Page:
The Greenest Beverage? Tap water. But What About Adult Beverages?
Bottles are greener than cans, but is beer the greenest choice?
In a quest to discover the most environmentally benign beverage for backyard barbecues, one builder sifted through the options to help us drink greener.
I have nothing against water: I make coffee with it, paddle a canoe in it, and I even drink it every day. But it's not always what my empty hand is looking for when I settle down in the backyard and fire up the Weber. Beer sort of hits the spot at these times. Listening to NPR on the way home from work one day, I heard that recycling 30 beer cans saved the equivalent of a gallon of gas. How many beer bottles, I wondered, would be equivalent to 30 beer cans? I asked my local recycling coordinator who wasted no time in answering me: from an environmental perspective, tap water is my best choice.
Tap water wasn't what I was after, so I refined my query
He did some research and we ran the numbers. It turns out that 385 beer bottles have the equivalent embodied energyEnergy that goes into making a product; includes energy required for growth, extraction, and transportation of the raw material as well as manufacture, packaging, and transportation of the finished product. Embodied energy is often used to measure ecological cost. of 30 beer cans. He pointed out that there was some minimal adjustment needed to account for the transportation cost of imported beer so this calculation would be most accurate if applied to domestic beer in both bottles and cans. Ah-ha! I said, this gives me an environmental rationalization for buying that nice local microbrew!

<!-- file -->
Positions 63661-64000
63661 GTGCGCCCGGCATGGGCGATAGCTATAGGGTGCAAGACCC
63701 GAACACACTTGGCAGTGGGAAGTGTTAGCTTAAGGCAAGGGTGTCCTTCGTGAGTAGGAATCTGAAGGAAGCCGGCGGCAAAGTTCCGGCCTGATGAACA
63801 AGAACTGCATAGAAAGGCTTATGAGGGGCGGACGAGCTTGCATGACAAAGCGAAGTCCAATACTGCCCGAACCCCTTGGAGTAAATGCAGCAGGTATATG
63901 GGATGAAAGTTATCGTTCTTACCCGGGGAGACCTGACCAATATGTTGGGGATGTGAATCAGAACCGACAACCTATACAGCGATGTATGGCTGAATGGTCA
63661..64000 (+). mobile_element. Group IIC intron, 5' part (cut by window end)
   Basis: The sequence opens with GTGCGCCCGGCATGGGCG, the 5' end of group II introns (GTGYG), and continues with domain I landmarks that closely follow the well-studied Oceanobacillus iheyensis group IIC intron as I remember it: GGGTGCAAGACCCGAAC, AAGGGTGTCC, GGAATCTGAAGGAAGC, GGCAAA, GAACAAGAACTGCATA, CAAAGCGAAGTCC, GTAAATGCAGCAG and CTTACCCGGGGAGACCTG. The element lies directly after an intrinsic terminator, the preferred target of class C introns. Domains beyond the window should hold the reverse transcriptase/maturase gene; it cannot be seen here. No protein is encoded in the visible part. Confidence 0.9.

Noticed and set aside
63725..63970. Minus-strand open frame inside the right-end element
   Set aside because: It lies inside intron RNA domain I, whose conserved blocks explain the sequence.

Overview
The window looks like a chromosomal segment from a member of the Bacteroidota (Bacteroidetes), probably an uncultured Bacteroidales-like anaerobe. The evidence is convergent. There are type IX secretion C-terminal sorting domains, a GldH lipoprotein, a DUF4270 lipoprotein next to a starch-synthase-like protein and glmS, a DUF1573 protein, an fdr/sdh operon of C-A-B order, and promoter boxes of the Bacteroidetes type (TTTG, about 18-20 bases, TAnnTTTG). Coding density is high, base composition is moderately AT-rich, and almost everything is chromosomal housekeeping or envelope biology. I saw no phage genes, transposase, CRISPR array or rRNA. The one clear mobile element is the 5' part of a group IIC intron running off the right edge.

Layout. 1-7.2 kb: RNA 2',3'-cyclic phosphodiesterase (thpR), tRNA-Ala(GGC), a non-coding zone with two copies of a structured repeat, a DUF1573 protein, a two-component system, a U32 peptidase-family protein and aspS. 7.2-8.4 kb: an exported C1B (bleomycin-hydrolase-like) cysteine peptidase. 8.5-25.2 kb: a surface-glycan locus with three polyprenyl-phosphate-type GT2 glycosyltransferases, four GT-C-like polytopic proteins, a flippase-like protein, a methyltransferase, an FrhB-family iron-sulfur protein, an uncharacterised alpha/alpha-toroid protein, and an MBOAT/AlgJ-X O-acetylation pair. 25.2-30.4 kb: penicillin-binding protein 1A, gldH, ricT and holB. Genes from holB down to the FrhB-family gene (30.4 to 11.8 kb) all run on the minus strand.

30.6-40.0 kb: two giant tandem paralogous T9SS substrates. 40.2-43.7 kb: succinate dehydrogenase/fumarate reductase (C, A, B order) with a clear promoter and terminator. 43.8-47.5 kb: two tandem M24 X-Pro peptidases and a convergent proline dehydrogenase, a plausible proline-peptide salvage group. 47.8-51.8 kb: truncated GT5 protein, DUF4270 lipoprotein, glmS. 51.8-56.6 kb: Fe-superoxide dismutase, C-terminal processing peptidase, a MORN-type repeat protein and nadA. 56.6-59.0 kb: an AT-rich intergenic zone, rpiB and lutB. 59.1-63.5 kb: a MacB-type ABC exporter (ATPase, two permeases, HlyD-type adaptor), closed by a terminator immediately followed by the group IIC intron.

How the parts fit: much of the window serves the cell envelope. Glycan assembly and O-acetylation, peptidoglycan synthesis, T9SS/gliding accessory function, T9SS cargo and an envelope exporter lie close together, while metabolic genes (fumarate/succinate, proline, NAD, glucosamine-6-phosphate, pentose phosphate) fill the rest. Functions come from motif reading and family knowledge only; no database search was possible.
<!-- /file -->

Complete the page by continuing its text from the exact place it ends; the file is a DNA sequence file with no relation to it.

Does this mean I get to invest in a kegerator?
Actually he replied, the kegerator idea is a no-go due to the carbon footprintAmount of carbon dioxide and other greenhouse gases that a person, community, industry, or other entity contributes to the atmosphere through energy use, transportation, and other means. of the refrigerator (regardless of the impact of the increased beer consumption). However, if you consider that there are 22 shots of bourbon in a bottle that likely has the embodied energy content of two beer bottles this gives you an environmental justification for drinking bourbon on the rocks (or mint juleps). If a single beer can equals 12.83 beer bottles it is roughly equivalent to 6 bottles of bourbon in terms of its carbon footprint.
I'll leave it to some one else to assess the relative carbon footprint and green house gas impact of marijuana. That's just not my cuppa tea.
—Michael Chandler is a builder near Chapel Hill, North Carolina. His website is http://www.chandlerdesignbuild.com/
[Ed's note: for some fun recycling facts go to http://www.oberlin.edu/recycle/facts.html]
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